Fingolimod 0.5 mg an optimal therapy for relapsing-remitting MS
The 0.5-mg dose of fingolimod has a superior benefit-risk profile over the 0.25-mg dose, and was superior to glatiramer acetate (GA) – a widely used, effective drug for multiple sclerosis (MS), for treating adults with relapsing or remitting forms of MS (RRMS), the ASSESS study has shown.
“Fingolimod 0.5 mg therapy met the primary objective of significantly reducing the rate of relapse over 12 months compared with GA therapy,” said the researchers. This was accompanied by greater improvements in several MRI parameters, they added.
Fingolimod 0.5 mg is the first oral disease-modifying therapy approved for RRMS. Evidence shows that annualized relapse rates (ARRs) dropped up to 55 percent with fingolimod 5, 1.25, and 0.5 mg vs interferon or placebo. [N Engl J Med 2010;362:387-401; Lancet Neurol 2014;13:545-556] “[However,] a dose lower than 0.5 mg could be efficacious [and] might have fewer adverse effects than the 0.5-mg dose,” they pointed out.
The team sought to evaluate the efficacy and safety of fingolimod 0.25 mg for RRMS to address the post-approval commitment with the US FDA. A total of 1,064 participants (mean age 40 years, 74 percent women) were randomized 1:1:1 to receive fingolimod 0.5 or 0.25 mg orally QD, or GA 20 mg SC QD, for 12 months. The two fingolimod doses were assessed against GA hierarchically through a step-down* procedure. [JAMA Neurol 2020;doi:10.1001/jamaneurol.2020.2950]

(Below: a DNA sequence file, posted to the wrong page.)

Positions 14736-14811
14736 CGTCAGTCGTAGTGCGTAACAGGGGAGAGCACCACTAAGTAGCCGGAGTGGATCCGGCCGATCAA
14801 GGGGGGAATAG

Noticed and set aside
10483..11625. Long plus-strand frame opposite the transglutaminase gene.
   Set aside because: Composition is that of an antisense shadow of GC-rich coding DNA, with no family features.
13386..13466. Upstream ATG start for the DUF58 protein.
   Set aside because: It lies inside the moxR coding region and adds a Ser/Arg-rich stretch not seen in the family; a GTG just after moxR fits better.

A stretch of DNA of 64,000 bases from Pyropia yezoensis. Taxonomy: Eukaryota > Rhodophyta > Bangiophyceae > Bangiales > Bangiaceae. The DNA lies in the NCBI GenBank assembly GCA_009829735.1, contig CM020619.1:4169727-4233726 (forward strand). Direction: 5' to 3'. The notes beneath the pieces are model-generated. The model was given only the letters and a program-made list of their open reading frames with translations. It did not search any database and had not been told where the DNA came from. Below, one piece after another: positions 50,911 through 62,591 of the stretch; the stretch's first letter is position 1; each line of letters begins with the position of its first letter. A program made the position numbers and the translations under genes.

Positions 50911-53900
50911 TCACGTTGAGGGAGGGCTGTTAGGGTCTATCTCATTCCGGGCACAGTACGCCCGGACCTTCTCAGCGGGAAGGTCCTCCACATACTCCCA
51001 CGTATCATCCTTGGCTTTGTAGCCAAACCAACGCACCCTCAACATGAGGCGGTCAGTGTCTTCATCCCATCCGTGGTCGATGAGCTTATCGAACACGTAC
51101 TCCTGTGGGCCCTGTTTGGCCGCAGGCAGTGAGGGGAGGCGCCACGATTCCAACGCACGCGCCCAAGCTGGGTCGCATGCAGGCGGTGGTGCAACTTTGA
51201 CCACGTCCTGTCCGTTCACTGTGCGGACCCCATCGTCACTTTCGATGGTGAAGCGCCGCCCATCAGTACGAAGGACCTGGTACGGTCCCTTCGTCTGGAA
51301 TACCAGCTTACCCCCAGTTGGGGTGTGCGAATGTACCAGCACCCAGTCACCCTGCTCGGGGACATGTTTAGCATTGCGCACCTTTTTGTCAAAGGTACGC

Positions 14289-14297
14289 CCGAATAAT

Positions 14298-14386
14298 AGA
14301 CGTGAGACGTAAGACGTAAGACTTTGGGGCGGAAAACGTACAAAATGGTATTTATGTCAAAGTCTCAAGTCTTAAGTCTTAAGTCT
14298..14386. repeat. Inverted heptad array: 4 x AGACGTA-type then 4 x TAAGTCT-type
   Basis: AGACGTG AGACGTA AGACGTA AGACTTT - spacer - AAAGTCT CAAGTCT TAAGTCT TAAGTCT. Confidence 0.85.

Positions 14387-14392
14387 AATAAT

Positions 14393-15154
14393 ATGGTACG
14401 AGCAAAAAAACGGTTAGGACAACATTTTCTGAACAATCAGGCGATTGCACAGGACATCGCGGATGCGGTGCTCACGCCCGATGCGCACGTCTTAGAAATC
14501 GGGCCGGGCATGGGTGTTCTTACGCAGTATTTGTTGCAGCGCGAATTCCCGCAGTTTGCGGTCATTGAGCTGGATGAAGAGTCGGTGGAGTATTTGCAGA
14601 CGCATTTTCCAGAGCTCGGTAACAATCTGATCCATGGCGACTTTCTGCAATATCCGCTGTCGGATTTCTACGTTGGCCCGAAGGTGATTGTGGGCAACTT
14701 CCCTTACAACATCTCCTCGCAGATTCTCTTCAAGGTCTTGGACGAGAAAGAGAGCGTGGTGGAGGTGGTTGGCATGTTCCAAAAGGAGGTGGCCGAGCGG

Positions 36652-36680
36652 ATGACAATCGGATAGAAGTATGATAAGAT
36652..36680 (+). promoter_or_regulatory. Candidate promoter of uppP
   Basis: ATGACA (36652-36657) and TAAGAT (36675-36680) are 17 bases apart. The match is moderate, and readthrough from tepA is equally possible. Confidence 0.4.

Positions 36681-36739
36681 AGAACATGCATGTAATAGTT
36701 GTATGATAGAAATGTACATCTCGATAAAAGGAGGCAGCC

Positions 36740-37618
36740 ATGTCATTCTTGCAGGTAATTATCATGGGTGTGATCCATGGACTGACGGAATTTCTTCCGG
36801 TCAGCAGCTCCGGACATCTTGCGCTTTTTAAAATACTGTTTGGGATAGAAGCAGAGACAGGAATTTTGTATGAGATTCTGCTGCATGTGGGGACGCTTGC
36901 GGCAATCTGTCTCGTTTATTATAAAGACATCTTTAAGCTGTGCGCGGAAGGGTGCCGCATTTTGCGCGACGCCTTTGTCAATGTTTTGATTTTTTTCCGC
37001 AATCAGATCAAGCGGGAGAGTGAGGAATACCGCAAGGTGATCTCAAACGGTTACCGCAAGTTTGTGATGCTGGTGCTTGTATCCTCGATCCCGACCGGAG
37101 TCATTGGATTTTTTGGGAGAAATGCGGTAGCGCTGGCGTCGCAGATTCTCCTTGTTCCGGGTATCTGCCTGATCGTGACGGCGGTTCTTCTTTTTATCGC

A 41-percent relative reduction in aggregate ARR was seen with fingolimod 0.5 mg vs GA (ARR, 0.15 vs 0.26; p=0.01). With fingolimod 0.25 mg, there was only a 15-percent relative ARR reduction vs GA, which did not reach statistical significance (ARR, 0.22 vs 0.26; p=0.42).
Compared with GA, both fingolimod doses led to fewer new or newly enlarging T2 lesions (mean, 2.6 [0.5 mg] and 3.3 [0.25 mg] vs 5.7; p<0.001 for both) and gadolinium-enhancing (GE) T1 lesions (mean, 0.4 [both fingolimod doses] vs 0.9).
A substantially higher percentage of participants had no new or newly enlarging T2 lesions with both fingolimod doses vs GA (n=156 [0.5 mg] and 155 [0.25 mg] vs 96; p<0.001 for both). A significantly greater fraction of participants were also free from GE T1 lesions with fingolimod 0.5 mg vs GA (n=261 vs 202; p=0.004).
All treatments had no effect on brain volume, given the similar percent changes from baseline brain volume across the study arms (mean, –0.65, –0.64, and –0.56 for fingolimod 0.5 mg, fingolimod 0.25 mg, and GA, respectively). These results dispute those of other studies showing reductions in the rate of brain volume loss with fingolimod vs interferon and placebo, noted the researchers.
Adverse event (AE) rates were similar across study arms (90 percent [fingolimod 0.5 mg], 88 percent [fingolimod 0.25 mg], and 87 percent [GA]). AEs leading to study drug discontinuation were more frequent with GA (14 percent) vs the two fingolimod doses (9 percent [0.5 mg] and 7 percent [0.25 mg]). “[T]he safety profile observed with both [fingolimod] doses was consistent with the profiles observed in other clinical trials of fingolimod 0.5 mg,” said the researchers.
These findings support those of a previous study reflecting the superiority of fingolimod 0.5 mg to frequently used injectable therapies such as IM interferon beta-1a. [N Engl J Med 2010;362:402-415] The more significant effects with fingolimod 0.5 mg in the current study underscore its potential as the optimal efficacious dose of fingolimod in this patient setting, they added.